In elementary geometry, a polytope is a geometric object with flat sides (faces). Polytopes are the generalization of three-dimensional polyhedra to any number of dimensions. Polytopes may exist in any general number of dimensions n as an n-dimensional polytope or n-polytope. For example, a two-dimensional polygon is a 2-polytope and a three-dimensional polyhedron is a 3-polytope. In this context, "flat sides" means that the sides of a (k + 1)-polytope consist of k-polytopes that may have (k – 1)-polytopes in common.

In geometry, a prism is a polyhedron comprising an n-sided polygon base, a second base which is a translated copy of the first, and n other faces, necessarily all parallelograms, joining corresponding sides of the two bases. All cross-sections parallel to the bases are translations of the bases. Prisms are named after their bases, e.g. a prism with a pentagonal base is called a pentagonal prism. Prisms are a subclass of prismatoids.

A regular polyhedron is a polyhedron whose symmetry group acts transitively on its flags. A regular polyhedron is highly symmetrical, being all of edge-transitive, vertex-transitive and face-transitive. In classical contexts, many different equivalent definitions are used; a common one is that the faces are congruent regular polygons which are assembled in the same way around each vertex.

In Euclidean geometry, a regular polygon is a polygon that is direct equiangular and equilateral. Regular polygons may be either convex, star or skew. In the limit, a sequence of regular polygons with an increasing number of sides approximates a circle, if the perimeter or area is fixed, or a regular apeirogon, if the edge length is fixed.

In geometry, the Schläfli symbol is a notation of the form that defines regular polytopes and tessellations.

In geometry, a polytope or a tiling is isogonal or vertex-transitive if all its vertices are equivalent under the symmetries of the figure. This implies that each vertex is surrounded by the same kinds of face in the same or reverse order, and with the same angles between corresponding faces.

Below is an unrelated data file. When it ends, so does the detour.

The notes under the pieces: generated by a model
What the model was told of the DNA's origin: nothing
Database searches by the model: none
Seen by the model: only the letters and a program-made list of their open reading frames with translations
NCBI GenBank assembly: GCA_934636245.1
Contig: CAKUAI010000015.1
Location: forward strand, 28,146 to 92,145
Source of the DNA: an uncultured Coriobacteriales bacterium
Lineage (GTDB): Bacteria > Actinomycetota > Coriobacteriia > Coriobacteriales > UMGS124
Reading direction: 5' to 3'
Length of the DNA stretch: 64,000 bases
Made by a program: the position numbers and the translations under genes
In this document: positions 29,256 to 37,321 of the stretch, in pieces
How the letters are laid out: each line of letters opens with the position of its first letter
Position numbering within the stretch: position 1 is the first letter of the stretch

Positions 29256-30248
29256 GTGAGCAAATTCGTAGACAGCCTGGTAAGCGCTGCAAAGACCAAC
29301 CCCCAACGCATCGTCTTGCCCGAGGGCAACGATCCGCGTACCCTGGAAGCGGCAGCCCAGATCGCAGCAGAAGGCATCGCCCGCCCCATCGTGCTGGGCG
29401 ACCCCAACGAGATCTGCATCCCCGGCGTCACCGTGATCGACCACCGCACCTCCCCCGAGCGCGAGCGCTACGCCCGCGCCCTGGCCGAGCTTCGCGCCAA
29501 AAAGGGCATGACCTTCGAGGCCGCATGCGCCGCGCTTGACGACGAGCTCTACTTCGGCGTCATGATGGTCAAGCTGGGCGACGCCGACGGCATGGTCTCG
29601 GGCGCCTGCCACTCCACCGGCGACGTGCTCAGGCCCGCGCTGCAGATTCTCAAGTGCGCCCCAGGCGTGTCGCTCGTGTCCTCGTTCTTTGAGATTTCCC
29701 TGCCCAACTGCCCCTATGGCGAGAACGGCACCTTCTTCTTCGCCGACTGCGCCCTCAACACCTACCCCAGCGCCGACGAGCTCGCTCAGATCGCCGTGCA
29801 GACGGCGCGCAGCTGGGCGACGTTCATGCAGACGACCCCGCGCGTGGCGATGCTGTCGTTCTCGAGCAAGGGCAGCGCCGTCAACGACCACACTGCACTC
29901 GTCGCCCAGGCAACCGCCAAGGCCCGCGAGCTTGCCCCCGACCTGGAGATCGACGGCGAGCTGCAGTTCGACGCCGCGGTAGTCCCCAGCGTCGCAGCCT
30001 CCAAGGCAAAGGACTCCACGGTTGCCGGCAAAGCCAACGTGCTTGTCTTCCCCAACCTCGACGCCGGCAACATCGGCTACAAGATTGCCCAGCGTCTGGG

In geometry, a uniform polyhedron has regular polygons as faces and is vertex-transitive. It follows that all vertices are congruent.

In geometry, a digon is a polygon with two sides (edges) and two vertices. Its construction is degenerate in a Euclidean plane because either the two sides would coincide or one or both would have to be curved; however, it can be easily visualised in elliptic space.

A dihedron is a type of polyhedron, made of two polygon faces which share the same set of n edges. In three-dimensional Euclidean space, it is degenerate if its faces are flat, while in three-dimensional spherical space, a dihedron with flat faces can be thought of as a lens, an example of which is the fundamental domain of a lens space L(p,q). Dihedra have also been called bihedra, flat polyhedra, or doubly covered polygons.

In geometry, a star polyhedron is a polyhedron which has some repetitive quality of nonconvexity giving it a star-like visual quality.

In geometry, a snub is an operation applied to a polyhedron. The term originates from Kepler's names of two Archimedean solids, for the snub cube and snub dodecahedron. In general, snubs have chiral symmetry with two forms: with clockwise or counterclockwise orientation. By Kepler's names, a snub can be seen as an expansion of a regular polyhedron: moving the faces apart, twisting them about their centers, adding new polygons centered on the original vertices, and adding pairs of triangles fitting between the original edges.

In geometry, a skew apeirohedron is an infinite skew polyhedron consisting of nonplanar faces or nonplanar vertex figures, allowing the figure to extend indefinitely without folding round to form a closed surface.

In geometry, a spherical polyhedron or spherical tiling is a tiling of the sphere in which the surface is divided or partitioned by great arcs into bounded regions called spherical polygons. Much of the theory of symmetrical polyhedra is most conveniently derived in this way.

In mathematics, a regular 4-polytope is a regular four-dimensional polytope. They are the four-dimensional analogues of the regular polyhedra in three dimensions and the regular polygons in two dimensions.

In spherical geometry, a spherical lune is an area on a sphere bounded by two half great circles which meet at antipodal points. It is an example of a digon, {2}θ, with dihedral angle θ. The word "lune" derives from luna, the Latin word for Moon.

In geometry, a (globally) projective polyhedron is a tessellation of the real projective plane. These are projective analogs of spherical polyhedra – tessellations of the sphere – and toroidal polyhedra – tessellations of the toroids.

In geometry, the order-4 hexagonal tiling is a regular tiling of the hyperbolic plane. It has Schläfli symbol of {6,4}.

References

1. Coxeter, Regular polytopes, p. 12
2. Abstract Regular polytopes, p. 161
3. Weisstein, Eric W. "Steinmetz Solid". MathWorld .
4. Steven Schwartzman (1 January 1994). . MAA. pp.  108–109. ISBN   978-0-88385-511-9.
5. Coxeter, H.S.M. (1974). Regular Complex Polytopes. London: Cambridge University Press. p. 20. ISBN   0-521-20125-X. The hosohedron {2,p} (in a slightly distorted form) was named by Vito Caravelli (1724–1800) …